The 1st in a series of 6 interviews with a Derby City Council candidate from each Party who has not served on the Council. The Derby Labour Party were contacted to be involved but chose not to respond.
Rob Cooper – UKIP – Mackworth
Marten Kats – Green Party – Darley
Alex Dann – Independent – Oakwood
Jonathan Smale – Conservative – Chaddesden
Chris Fernandez – Trade Union and Socialist Coalition (TUSC) – Darley
Robert Mason – Liberal Democrat – Alvaston
Can you tell me about your background?
I was born in the West End of Derby , in 1984, and grew up in the streets around the University area. I loved growing up around there -we had Markeaton Park, and Darley Park. I went to Markeaton Primary school, and then went to Woodlands Community School in Allestree – I was one of the poor kids, not being from that area. I was a poor to average student. I didn’t particularly enjoy school as I couldn’t really relate to what I was being taught. It seemed very dry and uninspiring. I got very poor results. The only things I enjoyed were the football and rugby. When I was 14 I joined the Army cadets at Kingsway where many of my friends were and then joined the Army at 16. I wanted to join the Worcestershire and Sherwood Foresters like my friends – which seemed like an adventure. I started by joining the Army Foundation College at Harrogate on 9 September 2001 – 2 days before 9/11. A lot of the lads left as we were told in no uncertain terms that things were going to kick-off. We were shown what had happened on video, as TV’s weren’t allowed. One of the lads asked “Is that a film?” and the corporal said “No, that’s World War 3, my friend!” It changed the dynamics of training very much.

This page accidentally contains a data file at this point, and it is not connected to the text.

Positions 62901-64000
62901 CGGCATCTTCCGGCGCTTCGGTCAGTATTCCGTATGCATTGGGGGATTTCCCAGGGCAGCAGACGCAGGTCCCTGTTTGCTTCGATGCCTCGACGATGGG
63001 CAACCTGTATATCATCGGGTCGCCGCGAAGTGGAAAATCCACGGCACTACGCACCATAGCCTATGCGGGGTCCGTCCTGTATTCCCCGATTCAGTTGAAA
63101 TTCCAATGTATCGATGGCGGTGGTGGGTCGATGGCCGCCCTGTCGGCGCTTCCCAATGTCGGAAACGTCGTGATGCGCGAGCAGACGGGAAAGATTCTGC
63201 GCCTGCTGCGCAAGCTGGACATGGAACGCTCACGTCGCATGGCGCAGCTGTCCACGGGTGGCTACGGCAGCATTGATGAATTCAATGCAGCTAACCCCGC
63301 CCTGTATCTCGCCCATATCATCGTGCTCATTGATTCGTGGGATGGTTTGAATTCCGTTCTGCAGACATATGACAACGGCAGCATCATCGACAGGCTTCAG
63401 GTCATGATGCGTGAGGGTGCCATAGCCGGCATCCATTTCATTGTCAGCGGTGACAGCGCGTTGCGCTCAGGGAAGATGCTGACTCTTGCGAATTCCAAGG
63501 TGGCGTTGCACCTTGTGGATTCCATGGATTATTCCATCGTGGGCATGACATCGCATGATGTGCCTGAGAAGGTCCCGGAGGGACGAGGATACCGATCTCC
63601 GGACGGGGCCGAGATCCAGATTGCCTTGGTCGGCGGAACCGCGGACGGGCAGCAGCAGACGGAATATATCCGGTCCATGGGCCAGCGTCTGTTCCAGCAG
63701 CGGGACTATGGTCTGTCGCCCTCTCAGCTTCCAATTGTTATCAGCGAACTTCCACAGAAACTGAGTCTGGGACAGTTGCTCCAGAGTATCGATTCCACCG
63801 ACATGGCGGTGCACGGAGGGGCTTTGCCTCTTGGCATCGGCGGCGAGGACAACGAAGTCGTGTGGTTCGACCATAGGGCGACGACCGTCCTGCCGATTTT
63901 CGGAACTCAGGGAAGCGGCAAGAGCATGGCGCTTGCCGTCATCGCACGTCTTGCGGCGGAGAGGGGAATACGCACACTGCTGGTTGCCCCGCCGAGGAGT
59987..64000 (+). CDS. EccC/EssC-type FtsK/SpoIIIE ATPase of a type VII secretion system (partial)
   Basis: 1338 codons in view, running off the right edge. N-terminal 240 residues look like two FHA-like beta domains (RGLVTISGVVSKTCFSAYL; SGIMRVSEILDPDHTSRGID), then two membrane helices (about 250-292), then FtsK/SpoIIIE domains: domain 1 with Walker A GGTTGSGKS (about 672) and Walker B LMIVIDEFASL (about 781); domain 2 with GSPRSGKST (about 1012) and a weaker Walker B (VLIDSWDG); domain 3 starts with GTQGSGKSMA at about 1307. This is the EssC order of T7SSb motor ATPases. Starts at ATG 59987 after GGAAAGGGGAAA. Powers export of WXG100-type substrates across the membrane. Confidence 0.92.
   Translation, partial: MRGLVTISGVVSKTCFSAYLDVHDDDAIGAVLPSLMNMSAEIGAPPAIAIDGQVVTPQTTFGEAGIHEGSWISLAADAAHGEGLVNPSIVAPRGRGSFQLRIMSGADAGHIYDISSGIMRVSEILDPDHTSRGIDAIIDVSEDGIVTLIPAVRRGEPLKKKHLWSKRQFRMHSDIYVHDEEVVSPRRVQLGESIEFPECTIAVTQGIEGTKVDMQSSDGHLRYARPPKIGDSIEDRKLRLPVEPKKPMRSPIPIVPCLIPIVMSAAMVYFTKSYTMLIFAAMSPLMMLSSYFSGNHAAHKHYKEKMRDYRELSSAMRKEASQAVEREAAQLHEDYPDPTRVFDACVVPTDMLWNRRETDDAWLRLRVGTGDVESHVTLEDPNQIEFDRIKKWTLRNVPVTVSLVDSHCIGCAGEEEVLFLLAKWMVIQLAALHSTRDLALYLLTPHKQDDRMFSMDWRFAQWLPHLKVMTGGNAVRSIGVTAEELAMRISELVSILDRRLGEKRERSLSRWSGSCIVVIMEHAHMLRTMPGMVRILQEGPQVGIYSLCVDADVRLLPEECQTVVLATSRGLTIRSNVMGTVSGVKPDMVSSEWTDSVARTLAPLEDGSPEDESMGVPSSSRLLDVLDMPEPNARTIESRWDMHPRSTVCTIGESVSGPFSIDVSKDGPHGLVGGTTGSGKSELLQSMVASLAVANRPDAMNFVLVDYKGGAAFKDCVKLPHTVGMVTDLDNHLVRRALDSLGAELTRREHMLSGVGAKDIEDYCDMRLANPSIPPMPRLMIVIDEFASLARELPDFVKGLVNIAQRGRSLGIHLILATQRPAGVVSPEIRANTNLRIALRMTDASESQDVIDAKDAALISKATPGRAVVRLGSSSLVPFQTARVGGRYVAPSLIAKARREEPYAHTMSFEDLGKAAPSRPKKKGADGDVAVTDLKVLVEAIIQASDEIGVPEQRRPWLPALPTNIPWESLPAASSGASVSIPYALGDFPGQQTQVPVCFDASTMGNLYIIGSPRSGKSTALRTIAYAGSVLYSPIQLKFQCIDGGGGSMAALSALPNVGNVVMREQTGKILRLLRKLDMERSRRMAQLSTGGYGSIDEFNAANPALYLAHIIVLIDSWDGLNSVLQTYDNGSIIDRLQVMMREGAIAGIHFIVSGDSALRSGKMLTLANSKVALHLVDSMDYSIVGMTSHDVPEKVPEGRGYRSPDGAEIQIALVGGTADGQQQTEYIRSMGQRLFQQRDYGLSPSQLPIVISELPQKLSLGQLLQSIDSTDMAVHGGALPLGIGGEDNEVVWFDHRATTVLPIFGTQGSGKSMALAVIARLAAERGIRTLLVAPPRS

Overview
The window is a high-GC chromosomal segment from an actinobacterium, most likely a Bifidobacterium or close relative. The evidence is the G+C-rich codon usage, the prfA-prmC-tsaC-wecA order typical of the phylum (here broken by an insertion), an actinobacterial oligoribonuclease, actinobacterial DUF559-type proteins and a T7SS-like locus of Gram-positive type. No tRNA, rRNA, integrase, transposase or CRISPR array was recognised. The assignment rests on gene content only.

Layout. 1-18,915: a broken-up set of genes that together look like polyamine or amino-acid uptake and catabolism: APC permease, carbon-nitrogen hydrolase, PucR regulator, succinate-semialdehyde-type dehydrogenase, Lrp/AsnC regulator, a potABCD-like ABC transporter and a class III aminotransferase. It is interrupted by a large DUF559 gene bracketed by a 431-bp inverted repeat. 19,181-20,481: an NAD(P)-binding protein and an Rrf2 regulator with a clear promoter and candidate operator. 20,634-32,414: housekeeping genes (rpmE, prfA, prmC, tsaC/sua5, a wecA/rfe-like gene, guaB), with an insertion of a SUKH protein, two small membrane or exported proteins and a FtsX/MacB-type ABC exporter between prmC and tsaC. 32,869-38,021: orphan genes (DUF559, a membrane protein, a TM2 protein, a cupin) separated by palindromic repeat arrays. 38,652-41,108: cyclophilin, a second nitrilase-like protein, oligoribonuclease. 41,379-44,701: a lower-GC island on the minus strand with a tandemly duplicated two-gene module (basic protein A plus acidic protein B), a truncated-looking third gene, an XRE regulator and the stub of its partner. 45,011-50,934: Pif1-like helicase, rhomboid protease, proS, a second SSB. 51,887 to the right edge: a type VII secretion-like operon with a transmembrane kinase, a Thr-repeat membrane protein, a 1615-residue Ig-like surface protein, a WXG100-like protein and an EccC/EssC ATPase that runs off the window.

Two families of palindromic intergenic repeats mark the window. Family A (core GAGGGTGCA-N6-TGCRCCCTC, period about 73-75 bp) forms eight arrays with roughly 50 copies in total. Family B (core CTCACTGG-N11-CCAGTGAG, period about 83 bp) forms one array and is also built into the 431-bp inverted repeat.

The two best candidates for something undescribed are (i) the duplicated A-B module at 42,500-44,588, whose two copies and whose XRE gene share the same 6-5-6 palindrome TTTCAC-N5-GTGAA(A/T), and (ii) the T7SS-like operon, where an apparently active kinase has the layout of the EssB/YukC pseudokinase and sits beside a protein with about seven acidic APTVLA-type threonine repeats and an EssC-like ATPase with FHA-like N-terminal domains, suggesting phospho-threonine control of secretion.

I did well at the studies as I could relate to it, but I didn’t do well on the physical side. The platoon commander recognised this and suggested that I apply for a technical corps, so I applied to the Royal Signals, and learnt about long-range, and satellite communications, short and long wave radio, and became trained in handling UK “eyes only” top-secret information. I was posted to York when the lads were in Iraq. When the lads came back, and a lot of them were really suffering mentally, my life just took off. Now being a fully trained soldier in a regiment that had just been to war. I got to learn so much about people.
I then had the chance to be sent to Florida to CENTCOM / SOCOM – it’s the place where the US directs all warfare in the Middle East. I was in Coalition Village, where there were groups from about 45 different nationalities. I was handling communications there. It was an interesting time and a lot of my world view was formed in those 5 months. It made me cynical about war. One of the most important things about any state is when they decide to go to war.